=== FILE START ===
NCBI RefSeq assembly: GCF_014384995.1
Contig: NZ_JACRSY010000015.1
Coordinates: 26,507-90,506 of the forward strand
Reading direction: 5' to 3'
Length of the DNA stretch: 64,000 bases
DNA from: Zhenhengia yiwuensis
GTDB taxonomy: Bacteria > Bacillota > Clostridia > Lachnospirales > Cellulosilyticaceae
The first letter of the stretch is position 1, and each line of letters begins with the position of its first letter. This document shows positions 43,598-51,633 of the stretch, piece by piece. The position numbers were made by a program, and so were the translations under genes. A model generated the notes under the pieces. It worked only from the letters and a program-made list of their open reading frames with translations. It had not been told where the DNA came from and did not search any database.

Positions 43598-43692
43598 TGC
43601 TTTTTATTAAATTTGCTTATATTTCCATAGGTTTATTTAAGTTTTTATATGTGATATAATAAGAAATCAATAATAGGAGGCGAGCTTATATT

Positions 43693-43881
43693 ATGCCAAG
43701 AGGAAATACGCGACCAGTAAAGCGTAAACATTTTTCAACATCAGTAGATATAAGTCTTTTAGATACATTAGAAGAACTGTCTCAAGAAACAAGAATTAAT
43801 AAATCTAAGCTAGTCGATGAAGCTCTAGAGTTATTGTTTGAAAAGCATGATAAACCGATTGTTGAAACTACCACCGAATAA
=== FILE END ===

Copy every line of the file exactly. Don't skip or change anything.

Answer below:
NCBI RefSeq assembly: GCF_014384995.1
Contig: NZ_JACRSY010000015.1
Coordinates: 26,507-90,506 of the forward strand
Reading direction: 5' to 3'
Length of the DNA stretch: 64,000 bases
DNA from: Zhenhengia yiwuensis
GTDB taxonomy: Bacteria > Bacillota > Clostridia > Lachnospirales > Cellulosilyticaceae
The first letter of the stretch is position 1, and each line of letters begins with the position of its first letter. This document shows positions 43,598-51,633 of the stretch, piece by piece. The position numbers were made by a program, and so were the translations under genes. A model generated the notes under the pieces. It worked only from the letters and a program-made list of their open reading frames with translations. It had not been told where the DNA came from and did not search any database.

Positions 43598-43692
43598 TGC
43601 TTTTTATTAAATTTGCTTATATTTCCATAGGTTTATTTAAGTTTTTATATGTGATATAATAAGAAATCAATAATAGGAGGCGAGCTTATATT

Positions 43693-43881
43693 ATGCCAAG
43701 AGGAAATACGCGACCAGTAAAGCGTAAACATTTTTCAACATCAGTAGATATAAGTCTTTTAGATACATTAGAAGAACTGTCTCAAGAAACAAGAATTAAT
43801 AAATCTAAGCTAGTCGATGAAGCTCTAGAGTTATTGTTTGAAAAGCATGATAAACCGATTGTTGAAACTACCACCGAATAA